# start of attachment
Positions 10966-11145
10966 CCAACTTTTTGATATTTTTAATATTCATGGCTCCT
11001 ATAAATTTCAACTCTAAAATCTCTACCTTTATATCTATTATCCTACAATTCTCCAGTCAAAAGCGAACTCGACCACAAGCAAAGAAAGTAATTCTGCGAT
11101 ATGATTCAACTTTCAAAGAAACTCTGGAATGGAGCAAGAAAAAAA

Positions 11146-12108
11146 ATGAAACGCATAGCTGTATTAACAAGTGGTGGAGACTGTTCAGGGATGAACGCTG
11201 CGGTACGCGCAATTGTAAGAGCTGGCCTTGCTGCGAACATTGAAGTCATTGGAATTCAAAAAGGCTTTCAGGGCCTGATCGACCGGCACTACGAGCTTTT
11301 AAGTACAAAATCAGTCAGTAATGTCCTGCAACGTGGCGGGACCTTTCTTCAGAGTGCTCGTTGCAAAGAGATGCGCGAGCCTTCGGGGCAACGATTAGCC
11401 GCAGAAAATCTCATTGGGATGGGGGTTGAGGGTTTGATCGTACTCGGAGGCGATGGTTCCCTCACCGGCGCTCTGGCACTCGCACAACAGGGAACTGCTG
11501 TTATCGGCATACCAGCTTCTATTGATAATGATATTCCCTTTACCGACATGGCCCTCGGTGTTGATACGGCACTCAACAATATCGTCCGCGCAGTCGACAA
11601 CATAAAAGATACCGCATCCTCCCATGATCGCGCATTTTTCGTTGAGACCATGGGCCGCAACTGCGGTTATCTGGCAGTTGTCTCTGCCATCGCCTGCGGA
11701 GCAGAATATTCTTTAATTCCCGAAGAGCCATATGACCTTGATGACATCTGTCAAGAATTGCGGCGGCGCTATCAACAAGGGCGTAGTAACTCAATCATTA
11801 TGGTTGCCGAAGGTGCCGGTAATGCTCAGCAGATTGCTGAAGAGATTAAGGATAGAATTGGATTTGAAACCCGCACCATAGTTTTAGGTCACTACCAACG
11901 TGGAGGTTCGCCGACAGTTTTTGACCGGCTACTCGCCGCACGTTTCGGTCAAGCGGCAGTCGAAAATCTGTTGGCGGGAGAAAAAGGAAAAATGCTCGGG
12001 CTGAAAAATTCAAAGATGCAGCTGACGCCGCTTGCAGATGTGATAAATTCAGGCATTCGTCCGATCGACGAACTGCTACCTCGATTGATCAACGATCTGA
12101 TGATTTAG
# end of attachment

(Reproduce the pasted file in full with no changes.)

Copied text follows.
Positions 10966-11145
10966 CCAACTTTTTGATATTTTTAATATTCATGGCTCCT
11001 ATAAATTTCAACTCTAAAATCTCTACCTTTATATCTATTATCCTACAATTCTCCAGTCAAAAGCGAACTCGACCACAAGCAAAGAAAGTAATTCTGCGAT
11101 ATGATTCAACTTTCAAAGAAACTCTGGAATGGAGCAAGAAAAAAA

Positions 11146-12108
11146 ATGAAACGCATAGCTGTATTAACAAGTGGTGGAGACTGTTCAGGGATGAACGCTG
11201 CGGTACGCGCAATTGTAAGAGCTGGCCTTGCTGCGAACATTGAAGTCATTGGAATTCAAAAAGGCTTTCAGGGCCTGATCGACCGGCACTACGAGCTTTT
11301 AAGTACAAAATCAGTCAGTAATGTCCTGCAACGTGGCGGGACCTTTCTTCAGAGTGCTCGTTGCAAAGAGATGCGCGAGCCTTCGGGGCAACGATTAGCC
11401 GCAGAAAATCTCATTGGGATGGGGGTTGAGGGTTTGATCGTACTCGGAGGCGATGGTTCCCTCACCGGCGCTCTGGCACTCGCACAACAGGGAACTGCTG
11501 TTATCGGCATACCAGCTTCTATTGATAATGATATTCCCTTTACCGACATGGCCCTCGGTGTTGATACGGCACTCAACAATATCGTCCGCGCAGTCGACAA
11601 CATAAAAGATACCGCATCCTCCCATGATCGCGCATTTTTCGTTGAGACCATGGGCCGCAACTGCGGTTATCTGGCAGTTGTCTCTGCCATCGCCTGCGGA
11701 GCAGAATATTCTTTAATTCCCGAAGAGCCATATGACCTTGATGACATCTGTCAAGAATTGCGGCGGCGCTATCAACAAGGGCGTAGTAACTCAATCATTA
11801 TGGTTGCCGAAGGTGCCGGTAATGCTCAGCAGATTGCTGAAGAGATTAAGGATAGAATTGGATTTGAAACCCGCACCATAGTTTTAGGTCACTACCAACG
11901 TGGAGGTTCGCCGACAGTTTTTGACCGGCTACTCGCCGCACGTTTCGGTCAAGCGGCAGTCGAAAATCTGTTGGCGGGAGAAAAAGGAAAAATGCTCGGG
12001 CTGAAAAATTCAAAGATGCAGCTGACGCCGCTTGCAGATGTGATAAATTCAGGCATTCGTCCGATCGACGAACTGCTACCTCGATTGATCAACGATCTGA
12101 TGATTTAG